How is the flow of
a river measured?
The rate of
flow of a creek, river or flood is measured by quantity over time.
This is often refered to as discharge: "the rate at
which a volume of water passes a given point in a given amount of
time. Common units are cubic feet per second (cfs), second-day feet
(sdf), and cubic meter per second (cms)."
How much water is
a cubic foot per second?
A cubic foot
is like a box of water measuring one foot by one foot by one foot.
The USGS defines cubic foot per second (cfs) as "the flow rate
or discharge equal to one cubic foot of water per second or about
7.5 gallons per second."
of Boulder Creek near the Public Library can range from ten or twenty
cfs (in the winter months,) to 200 cfs (when the surge of water
from the hydroelectric generating plant comes downstream,) to 500
cfs in a year of higher than normal spring runoff (causing closure
of the Creek Path in places) to an estimated 29,600 cfs in the event
of a 500 year flood!
also vary due to seasonal changes or storm events; many tributaries
will be dry much of the year but potentially brim with thousands
of cfs of water and debris in the event of a major flood. These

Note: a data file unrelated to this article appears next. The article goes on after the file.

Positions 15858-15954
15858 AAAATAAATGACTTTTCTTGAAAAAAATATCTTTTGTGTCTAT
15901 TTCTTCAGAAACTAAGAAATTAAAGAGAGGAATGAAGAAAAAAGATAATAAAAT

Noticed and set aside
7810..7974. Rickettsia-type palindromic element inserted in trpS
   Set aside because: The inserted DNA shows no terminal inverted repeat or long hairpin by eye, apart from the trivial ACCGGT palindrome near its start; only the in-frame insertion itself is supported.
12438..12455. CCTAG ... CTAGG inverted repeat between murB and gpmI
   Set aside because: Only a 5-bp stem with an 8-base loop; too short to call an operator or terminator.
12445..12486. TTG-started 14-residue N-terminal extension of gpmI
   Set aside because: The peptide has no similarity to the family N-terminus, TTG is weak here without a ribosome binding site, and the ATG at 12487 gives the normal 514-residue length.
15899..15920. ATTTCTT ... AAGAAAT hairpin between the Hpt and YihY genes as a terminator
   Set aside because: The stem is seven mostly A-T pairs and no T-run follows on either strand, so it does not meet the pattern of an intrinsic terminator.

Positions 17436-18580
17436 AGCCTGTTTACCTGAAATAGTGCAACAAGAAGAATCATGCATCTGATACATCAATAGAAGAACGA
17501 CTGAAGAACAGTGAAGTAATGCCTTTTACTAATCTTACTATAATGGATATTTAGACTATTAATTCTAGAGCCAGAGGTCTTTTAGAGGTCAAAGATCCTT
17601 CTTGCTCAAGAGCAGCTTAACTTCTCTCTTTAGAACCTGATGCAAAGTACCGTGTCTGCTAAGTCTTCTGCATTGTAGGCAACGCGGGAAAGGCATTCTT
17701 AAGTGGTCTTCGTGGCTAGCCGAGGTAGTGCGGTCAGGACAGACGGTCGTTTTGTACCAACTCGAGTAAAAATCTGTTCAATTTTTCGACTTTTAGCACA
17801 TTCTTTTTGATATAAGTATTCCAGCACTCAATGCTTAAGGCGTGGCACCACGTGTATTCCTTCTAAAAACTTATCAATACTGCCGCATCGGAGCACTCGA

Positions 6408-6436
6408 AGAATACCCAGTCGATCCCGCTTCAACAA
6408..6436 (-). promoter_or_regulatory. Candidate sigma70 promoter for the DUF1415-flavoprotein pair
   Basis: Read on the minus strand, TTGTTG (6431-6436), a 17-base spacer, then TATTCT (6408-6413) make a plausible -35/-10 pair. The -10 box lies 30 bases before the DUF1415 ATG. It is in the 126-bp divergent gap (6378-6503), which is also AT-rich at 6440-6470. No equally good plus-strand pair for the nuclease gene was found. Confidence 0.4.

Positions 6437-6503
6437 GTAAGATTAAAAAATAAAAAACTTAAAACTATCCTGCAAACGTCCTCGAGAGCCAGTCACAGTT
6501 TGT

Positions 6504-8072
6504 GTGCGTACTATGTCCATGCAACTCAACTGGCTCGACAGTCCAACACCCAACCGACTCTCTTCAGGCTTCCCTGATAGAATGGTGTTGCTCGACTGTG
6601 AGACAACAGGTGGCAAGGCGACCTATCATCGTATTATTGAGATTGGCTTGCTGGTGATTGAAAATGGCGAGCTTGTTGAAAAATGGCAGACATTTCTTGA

can be tracked in the form of a hydrograph,
which provides a visual means of seeing changes of flow discharge
For more hydrologic
terms, see the online version of the USGS USGS
Hydrologic Terms Glossary
of South Boulder Creek in Eldorado Canyon taken around 1920 by an
unknown photographer. Copyright by the Denver Public Library. Go
to BASIN Gallery for more information
Follow up questions:
- If one
cubic foot of water containes around 7.5 gallons and a gallon of
water weighs eight pounds, how much does a cubic foot of water
How about 10 cfs? 100 cfs? 1000 cfs? 10,000 cfs?
- Find out
how much water is anticipated for a tributary near you in the
event of a 100 year flood. (See Watershed
Address for more on how to find your local tributary.) How
does this compare with Boulder Creek in a year of more or less
normal runoff (400-500 cfs)?
- If 20
million gallons a day of drinking water are used, how many many
cubic feet per second would that be?